Archive for the ‘air raid’ Category

Bush Told Israel “No” On Air Strike Into Iran

January 11, 2009

President George W. Bush rejected a plea from Israel last year to help it raid Iran‘s main nuclear complex, opting instead to authorize a new U.S. covert action aimed at sabotaging Iran’s suspected nuclear weapons program, The New York Times reported.

Israel’s request was for specialized bunker-busting bombs that it wanted for an attack that tentatively involved flying over Iraq to reach Iran’s major nuclear complex at Natanz, where the country’s only known uranium enrichment plant is located, the Times reported Saturday in its online edition.

Read the rest:
http://news.yahoo.com/s/ap/20090111
/ap_on_go_pr_wh/us_israel

 

Above:  President Mahmoud Ahmadinejad tours the centrifuges at Iran’s underground complex at Natanz, a target of an expanded American covert program. Photo: Office of the Iranian President

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By David E. Sanger
The New York Times

President Bush deflected a secret request by Israel last year for specialized bunker-busting bombs it wanted for an attack on Iran’s main nuclear complex and told the Israelis that he had authorized new covert action intended to sabotage Iran’s suspected effort to develop nuclear weapons, according to senior American and foreign officials.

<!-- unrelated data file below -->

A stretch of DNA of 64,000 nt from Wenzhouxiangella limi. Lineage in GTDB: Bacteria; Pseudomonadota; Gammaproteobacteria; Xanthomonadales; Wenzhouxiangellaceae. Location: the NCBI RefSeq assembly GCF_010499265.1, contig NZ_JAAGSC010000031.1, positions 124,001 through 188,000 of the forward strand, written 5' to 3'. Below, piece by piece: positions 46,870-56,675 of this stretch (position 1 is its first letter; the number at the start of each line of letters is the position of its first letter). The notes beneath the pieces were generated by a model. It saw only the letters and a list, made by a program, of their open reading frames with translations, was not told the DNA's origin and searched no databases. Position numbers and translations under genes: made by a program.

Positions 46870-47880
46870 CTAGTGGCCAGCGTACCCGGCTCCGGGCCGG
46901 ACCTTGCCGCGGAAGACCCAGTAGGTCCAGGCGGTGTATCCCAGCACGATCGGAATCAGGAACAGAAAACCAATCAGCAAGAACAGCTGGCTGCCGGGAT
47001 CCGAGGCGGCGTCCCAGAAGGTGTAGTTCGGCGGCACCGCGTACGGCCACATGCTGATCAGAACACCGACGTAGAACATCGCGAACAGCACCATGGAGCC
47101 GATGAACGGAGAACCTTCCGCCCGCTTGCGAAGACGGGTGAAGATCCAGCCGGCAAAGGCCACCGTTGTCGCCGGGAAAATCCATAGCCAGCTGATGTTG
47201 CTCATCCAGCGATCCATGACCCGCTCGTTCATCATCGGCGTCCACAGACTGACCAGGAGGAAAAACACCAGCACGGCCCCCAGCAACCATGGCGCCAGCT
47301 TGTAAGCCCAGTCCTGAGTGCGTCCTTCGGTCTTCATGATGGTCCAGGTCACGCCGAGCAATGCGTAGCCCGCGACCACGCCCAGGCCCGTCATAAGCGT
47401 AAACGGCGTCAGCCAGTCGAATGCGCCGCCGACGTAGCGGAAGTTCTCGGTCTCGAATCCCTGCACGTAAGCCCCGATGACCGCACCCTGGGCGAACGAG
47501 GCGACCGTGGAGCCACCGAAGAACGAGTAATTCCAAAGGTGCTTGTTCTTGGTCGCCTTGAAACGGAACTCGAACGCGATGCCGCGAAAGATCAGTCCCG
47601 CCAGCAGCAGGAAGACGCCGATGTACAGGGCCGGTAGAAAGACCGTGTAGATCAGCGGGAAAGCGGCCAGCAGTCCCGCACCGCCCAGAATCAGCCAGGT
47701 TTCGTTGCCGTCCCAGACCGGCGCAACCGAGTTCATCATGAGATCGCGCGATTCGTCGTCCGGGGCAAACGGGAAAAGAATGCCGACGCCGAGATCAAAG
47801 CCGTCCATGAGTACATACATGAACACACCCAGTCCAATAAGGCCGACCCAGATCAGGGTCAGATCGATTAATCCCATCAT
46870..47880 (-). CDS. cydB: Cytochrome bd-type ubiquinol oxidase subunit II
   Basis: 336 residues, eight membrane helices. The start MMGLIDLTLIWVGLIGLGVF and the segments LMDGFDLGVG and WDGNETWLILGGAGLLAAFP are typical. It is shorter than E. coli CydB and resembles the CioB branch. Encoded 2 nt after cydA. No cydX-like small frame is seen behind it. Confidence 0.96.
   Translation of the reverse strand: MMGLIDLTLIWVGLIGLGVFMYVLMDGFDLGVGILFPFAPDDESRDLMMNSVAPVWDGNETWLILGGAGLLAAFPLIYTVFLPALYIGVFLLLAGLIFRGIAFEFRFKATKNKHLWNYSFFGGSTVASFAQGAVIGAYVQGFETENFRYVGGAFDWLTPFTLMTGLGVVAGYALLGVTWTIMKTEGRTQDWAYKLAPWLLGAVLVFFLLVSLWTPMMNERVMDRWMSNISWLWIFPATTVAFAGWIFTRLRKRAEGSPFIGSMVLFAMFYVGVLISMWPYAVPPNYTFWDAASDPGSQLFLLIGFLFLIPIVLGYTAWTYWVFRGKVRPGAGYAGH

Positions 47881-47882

Read the rest:
http://www.nytimes.com/2009/01/11
/washington/11iran.html?_r=1&hp

Gaza: Hamas Was Dying, Now Israel Has Revived It….

December 30, 2008

In its efforts to stop amateur rockets from nagging the residents of some of its southern cities, Israel appears to have given new life to the fledging Islamic movement in Palestine.

By Daoud Kuttab
The Washington Post

For two years, the Islamic Resistance Movement (known by its Arabic acronym, Hamas) has been losing support internally and externally. This wasn’t the case in the days after the party came to power democratically in early 2006; despite being unjustly ostracized by the international community for its anti-Israeli stance, Hamas enjoyed the backing of Palestinians and other Arabs. Having won a decisive parliamentary majority on an anti-corruption platform promising change and reform, Hamas worked hard to govern better than had Fatah, its rival and predecessor.

Things began to sour when Hamas violently seized control of Gaza, but even then, Hamas enjoyed considerable domestic support — and much goodwill externally. Then the movement turned down every legitimate offer from its nationalist PLO rivals and Egyptian mediators to pursue reconciliation, and support for it began to slip.

Read the rest:
http://www.washingtonpost.com/wp-dyn/content/article/20
08/12/29/AR2008122901901.html?hpid=opinionsbox1